Stay: If you want to avoid staying with the crowds in Chichen Itza, the Yucatan's culturally lively capital of Merida is just down the road. The Villa Merida is a tranquil converted colonial mansion set around an airy courtyard. Merida-Uman, Merida; +52 999 928-8466
Gong rocks (Tanzania)
Where: Moru Kopjes, Serengeti National Nark, Tanzania -- and other sites across Africa
What: Not a prog rock group, but one of several eons-old boulders that produce mellow notes when whacked with smaller stones.
Tonally, their range can be a bit on the monotonous side, but the fact that it probably resonates back to the dawn of civilization helps raise neck hairs.
Cox says: "Among the earliest evidence we have of what our ancestors might have listened to is left over bits of musical instruments like these rock gongs."
Stay: You'll need pockets big enough to hold a gong rock to afford to stay in the swanky safari camps of the southern serengeti. Asanja Africa (+255 78 822 1440) is typically luxurious.
Whispering gallery (India)
Where: Gol Gumbaz mausoleum, in Bijapur, a town in southwestern India's Karnataka state
What: This majestic, rose-domed structure built in the 1600s features one of the best examples of a whispering gallery -- an elevated architectural echo chamber that seems to sample human voices and loop them repetitively in the style of a 1960s horror flick.
Cox says: In "The Sound Book," Cox writes: "With children enjoying yelling and listening as their voices repeat over and over again, the atmosphere is like a crowded day at the swimming pool."
Stay: Humdrum hotels abound in Bijapur, but head south and you'll find Badami. The Krishna Heritage looks like a retirement village but pulls in good reviews. Ramdurg Road, Badami; +91 99 01 91 21 27
Bubbling mud pots (Iceland)
Where: Hverir, Namafjall, northern Iceland
What: A sulfurous volcanic landscape where noxious gas belches forth from roiling cauldrons of primordial gunge with the fury of a waterfall.
Cox says: "Tumultuous pools of battleship-gray mud bubble at a low simmer," Cox writes in his book. "They seem almost alive; some belch like a thick, gloppy lentil soup while others rage and splatter like an unappetizing gruel on a fast boil."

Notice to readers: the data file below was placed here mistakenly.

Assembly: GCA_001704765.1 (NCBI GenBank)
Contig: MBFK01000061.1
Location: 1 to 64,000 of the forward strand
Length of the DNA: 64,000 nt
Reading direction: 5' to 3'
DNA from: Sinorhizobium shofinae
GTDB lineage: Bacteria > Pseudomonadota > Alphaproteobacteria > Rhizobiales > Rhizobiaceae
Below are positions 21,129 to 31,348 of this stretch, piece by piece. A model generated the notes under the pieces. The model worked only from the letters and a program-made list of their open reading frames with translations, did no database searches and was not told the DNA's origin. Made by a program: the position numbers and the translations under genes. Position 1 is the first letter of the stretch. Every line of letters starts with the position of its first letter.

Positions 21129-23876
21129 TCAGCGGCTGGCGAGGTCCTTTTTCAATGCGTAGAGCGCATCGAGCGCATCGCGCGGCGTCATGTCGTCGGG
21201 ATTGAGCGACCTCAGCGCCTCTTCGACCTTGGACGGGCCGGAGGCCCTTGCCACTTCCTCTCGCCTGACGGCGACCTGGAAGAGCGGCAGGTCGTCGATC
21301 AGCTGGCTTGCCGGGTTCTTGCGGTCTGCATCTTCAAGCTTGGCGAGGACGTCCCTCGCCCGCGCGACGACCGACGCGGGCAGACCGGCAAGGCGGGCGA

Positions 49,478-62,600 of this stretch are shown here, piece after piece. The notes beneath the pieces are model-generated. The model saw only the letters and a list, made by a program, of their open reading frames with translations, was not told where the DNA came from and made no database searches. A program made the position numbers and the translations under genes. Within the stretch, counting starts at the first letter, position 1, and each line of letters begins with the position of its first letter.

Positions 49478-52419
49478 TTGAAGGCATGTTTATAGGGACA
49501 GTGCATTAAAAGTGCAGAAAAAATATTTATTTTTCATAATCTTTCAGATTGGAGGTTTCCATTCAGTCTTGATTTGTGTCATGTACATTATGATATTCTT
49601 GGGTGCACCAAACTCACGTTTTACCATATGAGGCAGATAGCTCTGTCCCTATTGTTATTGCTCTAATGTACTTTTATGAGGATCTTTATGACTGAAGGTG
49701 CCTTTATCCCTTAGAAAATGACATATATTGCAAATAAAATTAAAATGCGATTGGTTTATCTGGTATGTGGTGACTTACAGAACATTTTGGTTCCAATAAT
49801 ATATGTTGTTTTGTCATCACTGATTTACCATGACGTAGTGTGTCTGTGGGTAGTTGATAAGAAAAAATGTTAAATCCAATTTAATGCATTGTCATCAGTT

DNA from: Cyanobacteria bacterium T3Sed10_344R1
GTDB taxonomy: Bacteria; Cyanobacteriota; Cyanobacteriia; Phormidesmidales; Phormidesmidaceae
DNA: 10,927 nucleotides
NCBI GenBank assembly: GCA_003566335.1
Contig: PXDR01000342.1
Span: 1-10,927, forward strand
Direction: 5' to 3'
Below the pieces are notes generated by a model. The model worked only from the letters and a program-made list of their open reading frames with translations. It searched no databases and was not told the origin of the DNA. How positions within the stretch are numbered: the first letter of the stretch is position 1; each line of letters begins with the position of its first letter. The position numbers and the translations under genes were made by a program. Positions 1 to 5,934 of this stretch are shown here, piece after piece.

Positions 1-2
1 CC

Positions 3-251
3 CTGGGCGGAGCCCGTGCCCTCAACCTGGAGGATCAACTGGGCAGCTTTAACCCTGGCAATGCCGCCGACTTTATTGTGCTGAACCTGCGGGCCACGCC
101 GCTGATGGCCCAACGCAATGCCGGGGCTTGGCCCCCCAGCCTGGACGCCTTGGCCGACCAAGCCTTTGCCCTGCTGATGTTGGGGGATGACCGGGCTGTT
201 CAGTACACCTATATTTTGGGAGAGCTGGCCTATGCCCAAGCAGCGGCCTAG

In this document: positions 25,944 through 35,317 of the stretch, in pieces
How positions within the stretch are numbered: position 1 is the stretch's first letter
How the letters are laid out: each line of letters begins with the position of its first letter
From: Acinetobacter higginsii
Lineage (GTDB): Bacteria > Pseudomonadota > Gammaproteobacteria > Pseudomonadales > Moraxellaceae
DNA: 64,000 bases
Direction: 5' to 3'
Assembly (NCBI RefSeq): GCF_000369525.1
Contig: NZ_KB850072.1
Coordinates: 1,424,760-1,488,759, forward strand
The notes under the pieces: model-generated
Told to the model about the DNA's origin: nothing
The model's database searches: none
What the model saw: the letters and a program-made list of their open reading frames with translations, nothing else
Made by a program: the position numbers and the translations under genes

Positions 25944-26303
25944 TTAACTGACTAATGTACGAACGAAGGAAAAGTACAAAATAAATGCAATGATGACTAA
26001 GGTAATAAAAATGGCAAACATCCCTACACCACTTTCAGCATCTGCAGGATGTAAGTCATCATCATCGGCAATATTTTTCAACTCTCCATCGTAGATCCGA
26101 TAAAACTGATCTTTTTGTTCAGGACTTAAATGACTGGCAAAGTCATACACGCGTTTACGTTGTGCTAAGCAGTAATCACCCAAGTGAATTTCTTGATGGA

Stay: Cape Hotel (Laugarbrekka 16, 640 Husavík; +354 463 3399) is in the tiny fishing town of Husavik. Here you can also pay a visit local museums dedicated to Icelandic history, whales and, of course, penises.
World's longest reverberations (Scotland)
Where: Inchindown oil storage complex/Glasgow's Hamilton mausoleum -- Scotland
What: Cox crawled down slippery pipes to access a vast, empty World War II oil tank built into a Scottish hillside near the town of Invergordon to measure the reverberations within.
Using a starting gun (and a saxophone), he pegged them at a record-breaking 75 seconds.
Sadly, since Inchindown is rarely open to the public, sonic tourists will have to make do with a trip to the previous Guinness record holder, also in Scotland. The grand Hamilton Mausoleum, just outside Glasgow, clocks in at 15 seconds.
Stay: Classy B&B action at 15 Glasgow, in the middle of Scotland's vibrant second city. 15 Woodside Place, Glasgow; +44 141 332 12 63
Musical road (California)
Where: Avenue G, Lancaster, California
What: A series of grooves gouged into the pavement renders a stretch of the westbound roadway into an instrument that plays the "William Tell Overture" -- also known as the "Lone Ranger" theme -- when vehicles drive over it.
The rhythm is recognizable, but the tune sounds like someone gargling with water in an adjacent room.
Cox says: "It is a very bad rendition of the 'William Tell Overture' -- but it makes you laugh."
Stay: Overnight stays are only for fans of underwhelming chain hotels or tired motels.
Keep driving and you'll hit California's I-5 highway for a drive north for stellar scenery and, you never know, some amazing sounds.